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Your Environment. Your Health.

Nick Sinnott-Armstrong


When it comes to telling fellow students "How I Spent My Summer," Sinnott-Armstrong, above, is sure to have one of the most interesting stories around. (Photo courtesy of Dartmouth College)


Nick Sinnott-Armstrong, a high-school student who completed a summer research project in the Dartmouth College Superfund Research Program (SRP), took first prize for his work in a programming contest at the Genetic and Evolutionary Computation Conference (GECCO), held July 8–12 in Montreal.

Sinnott-Armstrong worked with Casey Green and Jason Moore, Ph.D., of the NIEHS-supported Integrative Biology Core (IBC) at Dartmouth to analyze and present epidemiological data using computer technology normally found in 3-D video games. He is the first author on a newly published paper reporting on the application in health research.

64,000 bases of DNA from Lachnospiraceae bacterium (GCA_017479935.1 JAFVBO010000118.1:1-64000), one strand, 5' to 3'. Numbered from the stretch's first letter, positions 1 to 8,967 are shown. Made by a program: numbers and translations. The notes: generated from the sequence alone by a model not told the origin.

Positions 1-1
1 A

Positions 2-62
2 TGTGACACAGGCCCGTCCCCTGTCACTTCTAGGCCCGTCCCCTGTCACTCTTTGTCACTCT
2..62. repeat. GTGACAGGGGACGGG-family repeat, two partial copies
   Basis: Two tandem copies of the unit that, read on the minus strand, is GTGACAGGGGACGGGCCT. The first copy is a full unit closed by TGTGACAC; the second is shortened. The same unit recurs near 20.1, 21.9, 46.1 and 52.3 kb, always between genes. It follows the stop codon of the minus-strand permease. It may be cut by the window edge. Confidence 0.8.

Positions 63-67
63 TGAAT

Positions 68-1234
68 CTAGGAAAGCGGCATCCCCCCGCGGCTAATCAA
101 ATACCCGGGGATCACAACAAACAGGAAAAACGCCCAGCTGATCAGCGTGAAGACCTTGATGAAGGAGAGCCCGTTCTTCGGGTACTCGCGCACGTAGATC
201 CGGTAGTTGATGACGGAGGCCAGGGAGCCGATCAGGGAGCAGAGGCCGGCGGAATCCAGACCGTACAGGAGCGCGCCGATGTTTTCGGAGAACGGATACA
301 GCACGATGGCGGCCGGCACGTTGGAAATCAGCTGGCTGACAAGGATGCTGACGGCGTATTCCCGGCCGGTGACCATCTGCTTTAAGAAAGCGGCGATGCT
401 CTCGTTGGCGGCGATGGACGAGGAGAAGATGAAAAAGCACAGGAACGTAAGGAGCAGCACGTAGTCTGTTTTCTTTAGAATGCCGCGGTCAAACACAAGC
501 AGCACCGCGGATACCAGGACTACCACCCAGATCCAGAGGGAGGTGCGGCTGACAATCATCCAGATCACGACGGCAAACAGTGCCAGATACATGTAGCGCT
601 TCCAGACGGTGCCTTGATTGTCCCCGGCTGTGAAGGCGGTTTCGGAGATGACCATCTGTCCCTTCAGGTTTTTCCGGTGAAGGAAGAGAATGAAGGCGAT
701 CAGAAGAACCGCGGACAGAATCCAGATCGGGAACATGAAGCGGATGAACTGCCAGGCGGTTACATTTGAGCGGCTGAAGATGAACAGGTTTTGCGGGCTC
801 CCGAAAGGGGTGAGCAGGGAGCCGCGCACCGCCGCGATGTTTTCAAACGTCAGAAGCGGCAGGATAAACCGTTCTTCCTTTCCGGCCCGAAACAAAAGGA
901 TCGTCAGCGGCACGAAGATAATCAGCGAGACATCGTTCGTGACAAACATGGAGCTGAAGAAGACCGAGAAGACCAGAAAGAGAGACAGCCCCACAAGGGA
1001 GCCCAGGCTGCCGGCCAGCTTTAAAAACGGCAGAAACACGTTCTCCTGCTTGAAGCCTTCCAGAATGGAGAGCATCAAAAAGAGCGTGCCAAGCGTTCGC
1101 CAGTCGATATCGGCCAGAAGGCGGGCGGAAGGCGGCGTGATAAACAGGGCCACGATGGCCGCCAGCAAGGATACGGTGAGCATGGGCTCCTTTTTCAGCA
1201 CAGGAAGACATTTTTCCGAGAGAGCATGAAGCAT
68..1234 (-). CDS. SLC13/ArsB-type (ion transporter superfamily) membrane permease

An advanced Graphical Processing Unit, or GPU, runs an adaptation of another Dartmouth innovation — a machine learning algorithm called Multifactor Dimensionality Reduction (MDR) . MDR was built to detect and characterize interactions among various attributes to determine predictors of a particular outcome. It has been practically applied to the analysis of gene-environment interactions in genome-wide association studies.

The technology developed by the Core directly supports research efforts within the Dartmouth SRP. "The... GPU... reduces computational time by nearly 150-fold, compared to traditional computational methods," said Moore.

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